Reginald Aldworth Daly : biography
Reginald Aldworth Daly (March 18, 1871 – September 19, 1957) was a Canadian geologist. He was a professor at Harvard University from 1912 until 1942, after working as a field geologist for the .
He examined the rocks along a 400 miles stretch at the 49th parallel, which led him to formulate a theory of the origins of igneous rocks, and published his seminal work Igneous Rocks and Their Origin in 1914. According to Bill Bryson's "A Short History of Nearly Everything," he was an early proponent of both Arthur Holmes' and Alfred Wegener' Continental drift theory and the impact theory of lunar creation. Continental drift was supported by evidence in Daly's book Our Mobile Earth, 1926. In "Strength and Structure of the Earth," 1940, Daly anticipated aspects of plate tectonics, including introduction of "mesospheric shell."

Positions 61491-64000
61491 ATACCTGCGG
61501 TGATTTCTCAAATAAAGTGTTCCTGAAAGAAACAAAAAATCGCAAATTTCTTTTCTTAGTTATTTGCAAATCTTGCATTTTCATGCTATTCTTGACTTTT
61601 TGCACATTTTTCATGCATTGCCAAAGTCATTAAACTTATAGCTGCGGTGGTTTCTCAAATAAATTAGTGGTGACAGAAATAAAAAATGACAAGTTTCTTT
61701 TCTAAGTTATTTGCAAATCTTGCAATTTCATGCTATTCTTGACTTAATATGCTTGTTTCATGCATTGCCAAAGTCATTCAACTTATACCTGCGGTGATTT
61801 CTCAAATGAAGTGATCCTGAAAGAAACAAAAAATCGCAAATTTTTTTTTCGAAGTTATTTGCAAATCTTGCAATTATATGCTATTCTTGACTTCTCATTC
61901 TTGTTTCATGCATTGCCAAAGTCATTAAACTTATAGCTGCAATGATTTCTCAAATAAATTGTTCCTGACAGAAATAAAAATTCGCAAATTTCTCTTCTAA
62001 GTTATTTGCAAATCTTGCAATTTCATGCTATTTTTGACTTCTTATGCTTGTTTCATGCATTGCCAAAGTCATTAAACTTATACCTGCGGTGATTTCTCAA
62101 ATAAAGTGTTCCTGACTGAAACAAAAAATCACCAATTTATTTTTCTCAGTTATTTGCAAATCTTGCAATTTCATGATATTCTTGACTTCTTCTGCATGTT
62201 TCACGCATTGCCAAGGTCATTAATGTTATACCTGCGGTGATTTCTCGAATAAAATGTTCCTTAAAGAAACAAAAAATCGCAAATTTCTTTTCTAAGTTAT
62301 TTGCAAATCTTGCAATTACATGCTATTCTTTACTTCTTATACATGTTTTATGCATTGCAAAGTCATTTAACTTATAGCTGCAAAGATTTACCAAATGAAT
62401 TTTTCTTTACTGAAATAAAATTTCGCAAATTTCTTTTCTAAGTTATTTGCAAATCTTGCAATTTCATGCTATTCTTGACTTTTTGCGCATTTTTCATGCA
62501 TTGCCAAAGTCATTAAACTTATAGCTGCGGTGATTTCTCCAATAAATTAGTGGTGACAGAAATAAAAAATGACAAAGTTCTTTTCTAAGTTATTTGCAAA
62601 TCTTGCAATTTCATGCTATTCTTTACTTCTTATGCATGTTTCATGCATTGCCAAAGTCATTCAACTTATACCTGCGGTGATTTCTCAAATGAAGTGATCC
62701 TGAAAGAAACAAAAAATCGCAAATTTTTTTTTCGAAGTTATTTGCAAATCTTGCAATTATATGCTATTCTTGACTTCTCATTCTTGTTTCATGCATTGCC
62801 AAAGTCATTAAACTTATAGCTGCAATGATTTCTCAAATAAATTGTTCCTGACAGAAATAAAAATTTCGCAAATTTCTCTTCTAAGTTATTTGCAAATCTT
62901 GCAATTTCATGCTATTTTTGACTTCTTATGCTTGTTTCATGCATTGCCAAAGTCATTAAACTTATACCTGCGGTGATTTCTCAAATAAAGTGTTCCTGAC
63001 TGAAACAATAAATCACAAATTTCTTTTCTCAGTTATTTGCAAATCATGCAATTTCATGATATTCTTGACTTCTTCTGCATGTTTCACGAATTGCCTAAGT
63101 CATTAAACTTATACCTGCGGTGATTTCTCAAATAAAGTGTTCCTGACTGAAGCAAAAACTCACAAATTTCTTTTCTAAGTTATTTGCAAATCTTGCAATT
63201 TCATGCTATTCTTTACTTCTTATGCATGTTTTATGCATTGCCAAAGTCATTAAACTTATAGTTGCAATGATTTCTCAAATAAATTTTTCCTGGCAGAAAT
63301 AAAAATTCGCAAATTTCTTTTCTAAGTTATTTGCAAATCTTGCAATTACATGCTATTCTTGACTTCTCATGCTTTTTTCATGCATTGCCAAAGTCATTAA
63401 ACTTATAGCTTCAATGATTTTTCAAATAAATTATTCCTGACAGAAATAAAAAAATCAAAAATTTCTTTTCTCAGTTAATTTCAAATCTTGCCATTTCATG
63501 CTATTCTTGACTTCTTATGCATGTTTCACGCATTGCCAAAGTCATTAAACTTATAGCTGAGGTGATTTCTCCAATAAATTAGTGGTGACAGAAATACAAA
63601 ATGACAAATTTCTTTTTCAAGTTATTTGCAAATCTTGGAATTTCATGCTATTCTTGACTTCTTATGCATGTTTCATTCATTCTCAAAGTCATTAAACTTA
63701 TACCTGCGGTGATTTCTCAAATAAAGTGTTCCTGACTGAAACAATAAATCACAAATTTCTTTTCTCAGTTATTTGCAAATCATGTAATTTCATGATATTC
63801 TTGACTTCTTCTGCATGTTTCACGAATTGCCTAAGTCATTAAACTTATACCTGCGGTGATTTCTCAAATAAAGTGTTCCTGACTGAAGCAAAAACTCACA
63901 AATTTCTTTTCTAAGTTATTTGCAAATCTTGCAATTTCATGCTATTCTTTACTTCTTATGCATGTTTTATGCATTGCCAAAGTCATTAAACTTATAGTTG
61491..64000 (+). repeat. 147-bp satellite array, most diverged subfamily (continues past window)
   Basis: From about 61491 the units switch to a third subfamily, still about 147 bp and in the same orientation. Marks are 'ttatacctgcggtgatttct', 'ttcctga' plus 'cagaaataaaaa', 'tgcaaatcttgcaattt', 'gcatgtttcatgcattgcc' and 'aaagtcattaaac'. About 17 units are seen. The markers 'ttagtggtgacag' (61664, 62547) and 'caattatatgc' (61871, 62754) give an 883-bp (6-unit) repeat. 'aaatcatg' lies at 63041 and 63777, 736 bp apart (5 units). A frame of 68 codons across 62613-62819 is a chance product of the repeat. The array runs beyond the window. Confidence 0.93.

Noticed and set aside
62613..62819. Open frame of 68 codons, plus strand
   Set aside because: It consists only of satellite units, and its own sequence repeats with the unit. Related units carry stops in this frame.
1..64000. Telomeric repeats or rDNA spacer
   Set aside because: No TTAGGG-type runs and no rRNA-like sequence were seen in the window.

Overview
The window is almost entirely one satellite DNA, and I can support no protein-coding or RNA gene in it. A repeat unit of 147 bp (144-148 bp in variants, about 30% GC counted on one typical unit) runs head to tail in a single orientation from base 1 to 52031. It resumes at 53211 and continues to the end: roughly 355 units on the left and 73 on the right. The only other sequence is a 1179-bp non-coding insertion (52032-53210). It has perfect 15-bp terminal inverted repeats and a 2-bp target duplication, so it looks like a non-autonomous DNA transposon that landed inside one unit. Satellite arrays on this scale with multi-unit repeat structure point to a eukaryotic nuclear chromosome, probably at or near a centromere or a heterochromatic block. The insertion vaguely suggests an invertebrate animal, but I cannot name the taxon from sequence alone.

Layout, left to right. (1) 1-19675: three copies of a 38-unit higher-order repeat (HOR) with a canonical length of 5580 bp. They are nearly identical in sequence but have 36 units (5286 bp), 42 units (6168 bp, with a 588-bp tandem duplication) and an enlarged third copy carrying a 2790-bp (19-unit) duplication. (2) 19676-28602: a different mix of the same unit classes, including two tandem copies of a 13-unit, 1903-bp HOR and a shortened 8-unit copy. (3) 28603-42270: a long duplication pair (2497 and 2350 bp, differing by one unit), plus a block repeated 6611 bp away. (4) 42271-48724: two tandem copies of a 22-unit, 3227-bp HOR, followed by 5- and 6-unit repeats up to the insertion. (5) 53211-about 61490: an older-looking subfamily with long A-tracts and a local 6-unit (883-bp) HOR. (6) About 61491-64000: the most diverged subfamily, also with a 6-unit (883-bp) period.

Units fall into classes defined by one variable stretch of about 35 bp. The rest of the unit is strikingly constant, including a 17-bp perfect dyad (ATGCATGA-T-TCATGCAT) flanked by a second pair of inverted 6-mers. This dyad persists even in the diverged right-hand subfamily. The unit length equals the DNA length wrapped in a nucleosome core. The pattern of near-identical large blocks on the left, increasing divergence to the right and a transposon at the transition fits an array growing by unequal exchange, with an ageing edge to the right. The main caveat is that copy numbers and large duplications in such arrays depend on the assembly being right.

Daly was awarded the Penrose Medal in 1935, the Wollaston Medal in 1942 and the William Bowie Medal in 1946. The mineral dalyite and craters on Mars and the Moon are named in his honor, and his Cambridge house (the Reginald A. Daly House) is now a National Historic Landmark.
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